Cultivate a Faith Perspective
Yael Eckstein | January 20, 2023
“You shall not covet your neighbor’s house. You shall not covet your neighbor’s wife, or his male or female servant, his ox or donkey, or anything that belongs to your neighbor.” — Exodus 20:17
Today, I continue with a new devotional series on joy, simcha — the joy found in the grateful acceptance and celebration of each day God has given to us. Join me as we explore teachings on the joy found in connecting with God and with others.
The rabbis in the Talmud taught, “Who is wealthy? One who is satisfied with his lot.”
I heard a story from a Jerusalem rabbi which illustrates this point. The rabbi recalled being a little boy when the first man set foot on the moon. He watched the television broadcast with his older brother, and both sat glued to the television in awe of the astronauts.
The rabbi remembered saying to his brother, “I feel bad for the guy who has to sit in the shuttle while the other astronauts got to land and walk on the moon! He was so close to the moon, and yet he couldn’t walk on the moon.”
His older brother replied, “I’m sure he was fine. The astronaut in the shuttle understood that if he left, both men would be stranded on the moon forever! He knew how important his role was, and so he wasn’t jealous of the other two.”
Cultivate a Faith Perspective
When I heard this story, it reminded me of a teaching on the Ten Commandments from one of the great Jewish commentaries on the Bible. The last of the Ten Commandments is the prohibition against coveting: “You shall not covet your neighbor’s house. You shall not covet your neighbor’s wife, or his male or female servant, his ox or donkey, or anything that belongs to your neighbor.”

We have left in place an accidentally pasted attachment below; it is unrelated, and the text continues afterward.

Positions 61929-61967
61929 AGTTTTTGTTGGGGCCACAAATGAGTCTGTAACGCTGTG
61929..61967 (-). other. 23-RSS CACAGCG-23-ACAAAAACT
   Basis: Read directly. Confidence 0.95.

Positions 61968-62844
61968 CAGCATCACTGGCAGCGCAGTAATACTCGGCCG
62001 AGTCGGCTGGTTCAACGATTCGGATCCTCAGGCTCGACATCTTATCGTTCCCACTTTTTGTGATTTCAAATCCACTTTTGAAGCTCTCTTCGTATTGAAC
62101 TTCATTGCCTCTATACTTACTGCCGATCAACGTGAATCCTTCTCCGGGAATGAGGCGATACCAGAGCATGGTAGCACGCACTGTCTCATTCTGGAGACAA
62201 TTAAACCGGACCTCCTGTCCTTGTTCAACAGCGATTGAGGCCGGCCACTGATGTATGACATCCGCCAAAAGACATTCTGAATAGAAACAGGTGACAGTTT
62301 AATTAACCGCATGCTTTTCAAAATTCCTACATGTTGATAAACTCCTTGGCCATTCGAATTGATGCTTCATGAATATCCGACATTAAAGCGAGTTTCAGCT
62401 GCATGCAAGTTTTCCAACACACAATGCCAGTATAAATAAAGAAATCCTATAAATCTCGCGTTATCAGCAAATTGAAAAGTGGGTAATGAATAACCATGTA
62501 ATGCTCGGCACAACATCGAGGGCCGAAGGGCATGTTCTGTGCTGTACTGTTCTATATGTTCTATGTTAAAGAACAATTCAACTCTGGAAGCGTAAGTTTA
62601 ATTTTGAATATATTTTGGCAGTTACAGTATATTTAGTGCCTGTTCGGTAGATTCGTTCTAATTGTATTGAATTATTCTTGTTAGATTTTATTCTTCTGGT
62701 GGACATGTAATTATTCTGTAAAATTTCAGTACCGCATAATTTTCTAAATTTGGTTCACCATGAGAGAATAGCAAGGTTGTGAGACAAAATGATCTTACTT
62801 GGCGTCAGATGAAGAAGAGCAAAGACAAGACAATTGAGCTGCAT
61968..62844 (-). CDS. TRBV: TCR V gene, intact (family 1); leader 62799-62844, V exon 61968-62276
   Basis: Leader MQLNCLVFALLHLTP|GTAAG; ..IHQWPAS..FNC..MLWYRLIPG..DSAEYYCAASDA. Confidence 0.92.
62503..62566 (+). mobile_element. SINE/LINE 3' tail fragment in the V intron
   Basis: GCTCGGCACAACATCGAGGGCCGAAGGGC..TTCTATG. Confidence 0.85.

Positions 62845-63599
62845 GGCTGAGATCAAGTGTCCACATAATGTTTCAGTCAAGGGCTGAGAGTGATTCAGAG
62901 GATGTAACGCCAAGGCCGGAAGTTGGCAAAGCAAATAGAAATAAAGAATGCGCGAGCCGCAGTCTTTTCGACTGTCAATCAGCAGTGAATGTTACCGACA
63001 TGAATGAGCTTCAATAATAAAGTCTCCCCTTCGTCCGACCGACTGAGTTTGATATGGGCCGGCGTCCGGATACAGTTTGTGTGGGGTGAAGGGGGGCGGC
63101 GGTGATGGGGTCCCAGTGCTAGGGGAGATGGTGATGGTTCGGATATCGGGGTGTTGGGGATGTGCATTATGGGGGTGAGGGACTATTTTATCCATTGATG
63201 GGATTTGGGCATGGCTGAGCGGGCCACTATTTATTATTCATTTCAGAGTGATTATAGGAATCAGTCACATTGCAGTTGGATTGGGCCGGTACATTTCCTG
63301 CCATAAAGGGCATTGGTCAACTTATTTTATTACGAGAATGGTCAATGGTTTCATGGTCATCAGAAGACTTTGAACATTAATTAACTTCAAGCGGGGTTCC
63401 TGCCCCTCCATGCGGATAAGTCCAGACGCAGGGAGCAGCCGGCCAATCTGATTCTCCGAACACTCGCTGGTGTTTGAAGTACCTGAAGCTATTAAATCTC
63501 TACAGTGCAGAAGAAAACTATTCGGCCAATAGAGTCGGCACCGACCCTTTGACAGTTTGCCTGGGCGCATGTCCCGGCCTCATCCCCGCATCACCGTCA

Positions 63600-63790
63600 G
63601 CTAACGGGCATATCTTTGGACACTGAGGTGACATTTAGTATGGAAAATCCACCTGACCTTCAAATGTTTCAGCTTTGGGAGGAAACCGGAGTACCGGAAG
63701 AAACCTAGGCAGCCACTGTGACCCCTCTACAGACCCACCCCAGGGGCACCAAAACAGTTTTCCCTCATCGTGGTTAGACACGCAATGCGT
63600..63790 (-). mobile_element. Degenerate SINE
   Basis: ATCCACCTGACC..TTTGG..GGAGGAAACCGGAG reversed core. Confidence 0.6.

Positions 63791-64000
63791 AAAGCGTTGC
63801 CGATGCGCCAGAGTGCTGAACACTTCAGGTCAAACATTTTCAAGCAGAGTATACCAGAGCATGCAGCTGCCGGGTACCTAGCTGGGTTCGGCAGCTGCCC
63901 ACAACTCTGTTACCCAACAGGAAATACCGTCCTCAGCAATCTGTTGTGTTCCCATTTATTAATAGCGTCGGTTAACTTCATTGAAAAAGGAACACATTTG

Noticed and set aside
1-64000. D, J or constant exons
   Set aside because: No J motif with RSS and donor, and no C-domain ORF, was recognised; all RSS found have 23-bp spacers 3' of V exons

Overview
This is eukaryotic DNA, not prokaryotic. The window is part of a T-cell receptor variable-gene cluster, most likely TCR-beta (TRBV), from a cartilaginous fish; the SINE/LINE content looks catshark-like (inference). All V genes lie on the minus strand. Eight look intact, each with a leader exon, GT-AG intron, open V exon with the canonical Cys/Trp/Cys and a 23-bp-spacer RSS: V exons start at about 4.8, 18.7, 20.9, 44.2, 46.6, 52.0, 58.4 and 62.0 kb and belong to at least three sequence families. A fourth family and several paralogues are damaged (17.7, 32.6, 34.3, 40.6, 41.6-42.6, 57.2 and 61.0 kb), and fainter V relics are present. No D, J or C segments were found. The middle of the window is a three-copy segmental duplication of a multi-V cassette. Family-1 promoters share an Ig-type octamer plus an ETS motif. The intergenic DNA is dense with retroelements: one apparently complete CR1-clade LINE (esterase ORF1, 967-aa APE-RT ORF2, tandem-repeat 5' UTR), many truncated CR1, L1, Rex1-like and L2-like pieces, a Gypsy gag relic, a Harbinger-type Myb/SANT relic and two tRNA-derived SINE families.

The great 12th-century commentator Rabbi Abraham ibn Ezra raised a question about this commandment. Coveting someone else’s possessions is a feeling, and feelings aren’t something we can order. We can’t order someone to be happy. We can’t order ourselves to be sad. How can God command us not to feel jealous?
The rabbi’s answer is that when it comes to wanting what other people have, we really do control how we feel. He explains that fundamental to faith in God is the knowledge that what others have is simply not meant for us. Period.
No matter how much we want the athletic prowess of a sports superstar or the brains of a Nobel Prize-winning scientist, no amount of thinking and wishing for it will make it happen. We ought to view what other people have in the same way.
Jealousy and coveting make us unhappy and frustrated. But when we follow Ibn Ezra’s advice and cultivate a faith perspective that what others have is simply irrelevant to me, we find ourselves happier, more satisfied, more aligned with God’s plan for our personal lives.
Do you struggle with jealousy? Take some prayer time today to thank God for all that you have. Discover the joy and happiness this perspective brings.